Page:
Relatives, friends, neighbors and supporters gathered to pay homage to the people who died last year in the earthquake that brought down the building where more than 100 people worked, among them women seamstresses, at Bolivar and Chimalpopoca in Mexico. City.
Between the applause and minutes of silence in memory of those who lost their lives, the relatives and friends offered white roses and sang the national anthem. At 1:17 the earthquake alarm went off, casting an even greater pall on the mourners as each one recalled the tragedy.
Arturo Gómez lost his wife María Elena Sánchez Lira and his mother-in-law Teresa Lira Infante, 55 and 75 years old respectively. He stood solemnly with his children and other relatives to remember them.
Arturo, 55, told us that his wife worked for the company Seo Yong Internacional, on the third floor, distributing appliqués for the dress industry. She had worked there more than six years.
“I still remember that day. I arrived here at about 2:30 in the afternoon and I realized that the building had fallen. For me it was a devastating blow what I saw,” he said.
He added that he remained helping remove the ruins until dawn in the hopes of finding his wife and mother-in-law alive. “Unfortunately, they had already pulled them out at 6 PM, but they were dead. They had them on the Chimalpopoca side and I was on the Bolívar side.
“Ironically, the first rescuers that helped pull them out were the firemen who had participated in the drill several hours earlier at the grade school next door to the building. They were eating lunch when the earthquake struck.”
Government officials, according to Arturo, “have not kept their word with what they promised us and have dragged their heels. They promised economic support that they never gave us, and to pay for funeral services, which they did finally do but after three months, when we had already paid.”
“That’s why I’m asking for justice and that they hold the owners of the building responsible. They knew that it was damaged ever since the 1985 earthquake and even so they kept leasing it,” He added that “they allowed a telecommunications antenna to be installed on the roof that weighed 40 tons, in spite of the risk it posed. The majority owner, Alberto Cojab Sacal, runs many businesses among them real estate. Arturo stated, “He thought that with the small donations he gave us we were going to stop speaking out and he just could buy us all off.”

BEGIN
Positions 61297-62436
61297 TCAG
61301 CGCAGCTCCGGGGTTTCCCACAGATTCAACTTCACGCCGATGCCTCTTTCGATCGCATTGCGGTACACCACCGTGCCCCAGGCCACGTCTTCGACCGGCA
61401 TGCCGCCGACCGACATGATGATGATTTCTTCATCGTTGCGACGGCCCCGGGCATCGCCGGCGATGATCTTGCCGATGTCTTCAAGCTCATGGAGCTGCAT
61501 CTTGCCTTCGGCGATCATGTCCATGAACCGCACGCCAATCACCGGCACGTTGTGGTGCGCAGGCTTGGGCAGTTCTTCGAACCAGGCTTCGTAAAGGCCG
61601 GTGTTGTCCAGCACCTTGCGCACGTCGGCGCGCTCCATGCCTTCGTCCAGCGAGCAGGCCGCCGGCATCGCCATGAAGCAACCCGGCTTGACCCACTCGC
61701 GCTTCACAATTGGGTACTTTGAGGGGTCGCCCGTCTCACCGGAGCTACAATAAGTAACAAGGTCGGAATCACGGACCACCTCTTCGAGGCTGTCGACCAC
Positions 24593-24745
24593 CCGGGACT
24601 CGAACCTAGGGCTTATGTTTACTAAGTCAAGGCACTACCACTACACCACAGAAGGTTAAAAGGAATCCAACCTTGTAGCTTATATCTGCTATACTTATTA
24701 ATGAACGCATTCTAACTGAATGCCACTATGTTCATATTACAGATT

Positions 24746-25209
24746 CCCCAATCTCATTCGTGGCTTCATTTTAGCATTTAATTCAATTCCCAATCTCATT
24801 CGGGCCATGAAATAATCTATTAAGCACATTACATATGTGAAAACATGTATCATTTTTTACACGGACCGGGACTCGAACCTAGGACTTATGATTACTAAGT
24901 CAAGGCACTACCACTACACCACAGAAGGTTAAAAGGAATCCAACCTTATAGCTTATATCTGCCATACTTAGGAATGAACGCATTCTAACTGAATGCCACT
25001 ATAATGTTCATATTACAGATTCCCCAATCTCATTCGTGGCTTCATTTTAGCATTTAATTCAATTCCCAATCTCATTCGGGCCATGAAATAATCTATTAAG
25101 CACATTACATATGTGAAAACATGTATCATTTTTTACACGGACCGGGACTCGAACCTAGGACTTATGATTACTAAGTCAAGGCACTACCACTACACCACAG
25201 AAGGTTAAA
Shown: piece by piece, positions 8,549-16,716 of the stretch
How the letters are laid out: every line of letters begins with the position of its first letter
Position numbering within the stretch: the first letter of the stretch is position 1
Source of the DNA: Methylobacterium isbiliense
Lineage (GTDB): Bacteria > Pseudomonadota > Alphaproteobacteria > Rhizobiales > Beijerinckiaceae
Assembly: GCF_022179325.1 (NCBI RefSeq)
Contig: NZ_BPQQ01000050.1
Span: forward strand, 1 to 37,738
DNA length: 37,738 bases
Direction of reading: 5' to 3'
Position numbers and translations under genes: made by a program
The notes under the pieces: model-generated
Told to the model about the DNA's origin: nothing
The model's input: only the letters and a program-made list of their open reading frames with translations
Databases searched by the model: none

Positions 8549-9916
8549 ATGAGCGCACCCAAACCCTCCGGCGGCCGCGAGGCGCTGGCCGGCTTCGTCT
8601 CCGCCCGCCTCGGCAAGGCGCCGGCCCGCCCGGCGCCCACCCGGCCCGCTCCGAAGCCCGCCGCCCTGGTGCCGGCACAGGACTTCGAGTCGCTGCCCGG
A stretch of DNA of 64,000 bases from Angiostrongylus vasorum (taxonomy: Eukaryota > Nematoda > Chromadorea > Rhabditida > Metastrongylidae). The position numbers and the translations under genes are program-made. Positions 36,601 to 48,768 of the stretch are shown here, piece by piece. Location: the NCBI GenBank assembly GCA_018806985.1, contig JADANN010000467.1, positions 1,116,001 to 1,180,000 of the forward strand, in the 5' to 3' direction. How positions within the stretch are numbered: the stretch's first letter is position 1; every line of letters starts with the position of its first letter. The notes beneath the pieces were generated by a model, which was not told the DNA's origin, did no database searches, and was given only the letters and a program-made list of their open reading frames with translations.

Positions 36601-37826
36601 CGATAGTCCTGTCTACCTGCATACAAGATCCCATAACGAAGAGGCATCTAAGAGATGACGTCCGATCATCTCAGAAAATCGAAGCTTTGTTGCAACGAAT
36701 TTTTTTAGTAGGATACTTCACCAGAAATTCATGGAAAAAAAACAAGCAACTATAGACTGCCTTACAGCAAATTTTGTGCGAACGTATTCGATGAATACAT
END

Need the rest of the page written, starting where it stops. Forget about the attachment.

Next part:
Erik Gómez Sanchez, 25, a warehouse worker and son of María Elena, said the day of the earthquake he was working in Colonia Santa María Aztahuacan “and I found out from my family that my mama was trapped in the building. I got here immediately with my brother and we helped cart out rubble. It filled me with anxiety when we couldn’t find my mama and my grandma, and more so when it started to rain. I saw them pull out two people, I didn’t if they were alive or not, but they weren’t them. So we kept searching until three in the morning when they informed us that they had the bodies and we left to fill out the forms.”
Erik said that he was surprised “to see so many people helping without hesitation or personal motives, but the officials, well, they set to stealing the food that people lovingly came to donate,” From that day on, he stated, “my life changed, I had to be more responsible, to value my life and my health more, because at any moment you can lose them.”
Erik returned to the site to paint a mural on the wall in honor of the women who died. “I’m proud of my mama, and even more in the last moments because I know she was strong.”
In the patio where the factory was, rescue workers who helped rescue people gathered. Janet Ficachi, 41, is an emergency medical technician, expert in collapsed structures, and volunteer with the Emergency Medical and Rescue Squad. A single mother, she recalled that “as a volunteer, the first place where I came to help was here because there was so much work to do. When I arrived, I couldn’t believe the devastation. Nobody prepares you for that–not a million courses. There was shouting, people lending a hand, fear, machines, traffic. It was chaos, I can’t even describe it, but I risked my life to save others and it was worth it.”
A year later, Janet reflected that “we lacked organization, training, and information about the protocols for rescue and how to act in these cases, but most of all the trust of the people. There were people yelling that we rescue workers were leaving people buried and that we were covering up for the government.”
Janet came to the commemoration with her seven-year-old Golden Retriever, Nala, who has worked for six years recovering people from disasters. In a shaky voice and on the verge of tears, she recounted how the dog detected six places where they rescued eight people. Only two were still alive.
“I hope we never see another tragedy like this, but if it does happen again, I would do exactly the same thing, because of my civic, moral and professional values. It’s my duty. Mexico is a great country, let’s not forget that we are compassionate, united in solidarity, and willing to help. Every day should be 19S for us. Up until now, I had never met anyone who had helped out, but a lot of people supported the rescue as if they were family. I’m thankful for the opportunity to be a part of their life histories,” she concluded.
First published in Spanish in Desinformemonos Sept. 20 https://desinformemonos.org/gobierno-nos-sigue-debiendo-mucho-victimas-del-19s-la-colonia-obrera/ and republished under the Americas Program-Desinformemonos exchange agreement.
Translation: Laura Carlsen